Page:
Why Huawei could join PepsiCo in moving regional HQ to Saudi
Huawei Technologies is looking to make Riyadh its headquarters for the Middle East.
The Chinese company, whose regional HQ currently sits in Dubai and Bahrain, is reportedly in talks with Riyadh authorities to expand its presence in the Kingdom’s capital city.
The news arrived just as PepsiCo began moving its senior leadership team from Dubai to Saudi as part of its own plans to relocate its regional HQ.
While the rumour hasn’t yet been confirmed by Huawei, the move is highly likely given the growing ties and business agreements between Saudi and China.
President Xi Jinping met with Saudi King Salman on a trip to Riyadh last year and the two countries signed US$50bn worth of agreements covering everything from cloud computing to data centres.
The two leaders also signed a Comprehensive Strategic Partnership Agreement to “firmly support each other’s core interests” and a “harmonisation plan” between China’s Belt and Road Initiative and Saudi Arabia’s Vision 2030 blueprint for economic and technological development.
Set up shop in Saudi to secure lucrative government contracts
For Huawei to do business with government entities in the Kingdom, however, relocation of their regional headquarters to the Kingdom’s capital is necessary.
That’s because of a recent ruling by Saudi, which prohibits government and state-backed institutions from signing contracts with foreign firms (exceeding US$266,000) which base their Middle East HQ outside of the Kingdom.
With this ruling, the country, which is focused on diversifying its economy beyond oil, is looking to limit leakage out of its economy and attract foreign investment.
The policy, which comes into effect from January 1, 2024, has seen a mass movement of foreign firms apply for licences to move their regional headquarters to Riyadh, with KPMG, Unilever, Siemens, SAP, Deloitte, Philips, Schlumberger, Baker Hughes and PepsiCo among global giants moving.
Lured both by the country’s economic prospects (the IMF predicts Saudi is set to grow at the fastest pace in a decade) and more crucially by the Kingdom’s increase in public spending, multinationals realise that if they are to secure lucrative government contracts, they must set up shop.
PepsiCo was one of the first major corporations to announce its relocation following the Kingdom’s announcement of the new ruling in 2021.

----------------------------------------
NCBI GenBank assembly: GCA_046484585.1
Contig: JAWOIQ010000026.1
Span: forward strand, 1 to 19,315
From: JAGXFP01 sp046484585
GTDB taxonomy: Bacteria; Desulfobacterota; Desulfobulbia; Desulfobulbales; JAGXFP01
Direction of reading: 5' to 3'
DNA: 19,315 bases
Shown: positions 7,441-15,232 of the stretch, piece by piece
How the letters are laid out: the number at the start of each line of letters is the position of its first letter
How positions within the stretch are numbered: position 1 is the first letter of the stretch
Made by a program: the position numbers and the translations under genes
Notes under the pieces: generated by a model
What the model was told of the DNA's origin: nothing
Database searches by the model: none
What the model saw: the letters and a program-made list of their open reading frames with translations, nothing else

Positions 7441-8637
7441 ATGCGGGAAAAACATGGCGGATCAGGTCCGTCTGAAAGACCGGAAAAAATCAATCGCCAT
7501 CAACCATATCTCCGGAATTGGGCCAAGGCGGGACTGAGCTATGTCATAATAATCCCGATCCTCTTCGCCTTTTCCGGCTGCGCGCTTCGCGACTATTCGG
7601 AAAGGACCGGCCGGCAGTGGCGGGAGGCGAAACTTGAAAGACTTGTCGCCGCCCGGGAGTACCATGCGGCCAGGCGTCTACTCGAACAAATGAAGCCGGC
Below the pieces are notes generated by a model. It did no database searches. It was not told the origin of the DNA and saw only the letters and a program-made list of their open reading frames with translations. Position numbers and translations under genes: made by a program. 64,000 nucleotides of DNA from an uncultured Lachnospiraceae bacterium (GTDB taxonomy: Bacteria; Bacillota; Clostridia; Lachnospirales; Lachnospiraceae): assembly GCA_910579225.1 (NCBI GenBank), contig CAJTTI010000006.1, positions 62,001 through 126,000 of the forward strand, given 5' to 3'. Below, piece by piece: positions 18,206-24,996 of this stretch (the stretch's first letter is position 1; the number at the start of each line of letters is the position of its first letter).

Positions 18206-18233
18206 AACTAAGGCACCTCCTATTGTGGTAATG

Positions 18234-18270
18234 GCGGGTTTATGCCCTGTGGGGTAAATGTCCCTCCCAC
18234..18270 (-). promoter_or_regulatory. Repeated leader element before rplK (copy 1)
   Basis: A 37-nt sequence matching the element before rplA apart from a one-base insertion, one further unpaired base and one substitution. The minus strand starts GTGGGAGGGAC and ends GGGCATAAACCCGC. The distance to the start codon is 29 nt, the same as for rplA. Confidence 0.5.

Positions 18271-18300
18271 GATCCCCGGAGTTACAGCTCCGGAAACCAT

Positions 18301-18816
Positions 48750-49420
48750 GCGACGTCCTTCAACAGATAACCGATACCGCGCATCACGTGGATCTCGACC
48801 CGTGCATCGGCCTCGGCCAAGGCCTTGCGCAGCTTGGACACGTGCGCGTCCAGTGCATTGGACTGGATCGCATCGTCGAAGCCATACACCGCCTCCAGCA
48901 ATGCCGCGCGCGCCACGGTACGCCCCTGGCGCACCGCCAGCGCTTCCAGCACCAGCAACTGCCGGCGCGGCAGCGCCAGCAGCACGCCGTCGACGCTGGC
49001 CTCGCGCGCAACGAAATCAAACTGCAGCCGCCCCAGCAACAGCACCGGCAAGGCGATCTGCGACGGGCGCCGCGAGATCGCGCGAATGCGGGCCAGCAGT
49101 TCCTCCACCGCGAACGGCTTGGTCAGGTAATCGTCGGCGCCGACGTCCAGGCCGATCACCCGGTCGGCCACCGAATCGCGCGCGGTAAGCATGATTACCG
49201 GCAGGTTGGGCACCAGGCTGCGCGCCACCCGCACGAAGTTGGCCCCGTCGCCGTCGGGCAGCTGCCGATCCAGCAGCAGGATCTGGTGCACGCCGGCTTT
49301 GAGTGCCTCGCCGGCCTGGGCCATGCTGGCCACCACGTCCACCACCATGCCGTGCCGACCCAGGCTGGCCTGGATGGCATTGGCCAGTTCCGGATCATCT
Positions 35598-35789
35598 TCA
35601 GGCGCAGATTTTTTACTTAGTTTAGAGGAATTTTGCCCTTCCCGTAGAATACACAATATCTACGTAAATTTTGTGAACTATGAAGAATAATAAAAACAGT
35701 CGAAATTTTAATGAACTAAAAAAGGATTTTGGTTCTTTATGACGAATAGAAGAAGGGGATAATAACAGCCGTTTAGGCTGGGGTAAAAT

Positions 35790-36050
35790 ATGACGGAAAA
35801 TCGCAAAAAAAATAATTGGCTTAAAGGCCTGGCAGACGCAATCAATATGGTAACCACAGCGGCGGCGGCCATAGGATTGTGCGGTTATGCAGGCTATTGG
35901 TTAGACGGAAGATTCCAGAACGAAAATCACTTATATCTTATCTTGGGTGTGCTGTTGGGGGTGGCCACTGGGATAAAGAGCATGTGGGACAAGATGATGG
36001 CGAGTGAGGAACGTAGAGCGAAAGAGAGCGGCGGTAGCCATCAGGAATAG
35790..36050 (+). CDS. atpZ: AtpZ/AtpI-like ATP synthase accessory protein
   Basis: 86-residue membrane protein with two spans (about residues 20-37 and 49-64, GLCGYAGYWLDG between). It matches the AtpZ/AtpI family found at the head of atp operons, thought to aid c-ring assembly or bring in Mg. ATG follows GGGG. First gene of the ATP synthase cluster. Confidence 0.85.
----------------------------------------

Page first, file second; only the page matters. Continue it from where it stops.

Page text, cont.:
The beverage giant, which has operated in the Saudi market since the 1950s, and today has snacks joint venture based in the Kingdom, is confident in the decision to relocate given Saudi’s developments in recent years to diversify its economy away from oil and open up business.
“If you’re here day in, day out, you’re going to miss out on the nuances of what is different,” Middle East CEO Aamer Sheikh told Al Arabiya.
More than 80 multinationals are relocating, as Saudi lures with new tax benefits
Along with PepsiCo, more than 80 multinationals have so far signed licences to move their headquarters to Saudi, according to government officials.
The government’s goal is to get 480 multinationals to establish HQ in the Kingdom by 2030, and to accelerate its plan, they are offering tax benefits for those who take the plunge this year.
Just last month, Minister of Investment Khalid Al-Falih told the Financial Times that multinationals relocating their regional headquarters to the Kingdom this year are more likely to get exemption – a further attempt to lure global firms to the country.
In 2018, enterprise software leader SAP announced Riyadh as its regional headquarters, and has since moved, while Middle East broadcaster MBC Group opened its new headquarters in Riyadh last year. This marked a big move for the group, which was founded in the UK and has been based in Dubai for the last 20 years.
One of the latest multinationals to make Saudi its regional HQ is Systems, Pakistan’s largest IT company with Rao Hamid, GM of Systems Arabia, saying the company had closely monitored several key economic indicators along with the governrment’s vision and the Kingdom’s growth potential and had “been very encouraged” adding that “these are very exciting times to be present in Saudi Arabia”.
Like SAP, Systems recognises the rapid digital transformation happening in the country and is keen to be part of the increased government spend in the digital sector. Valued at around US$40bn, Saudi’s digital sector is expecting further projected investments of US$24.7bn in various technologies by 2025 – making it among the highest government expenditure on technology in the world.
As the Arab world’s largest economy, Saudi is set to grow at the fastest pace in a decade and could be one of the world’s fastest growing economies this year, the IMF has said, with government spending in 2023 set to increase.
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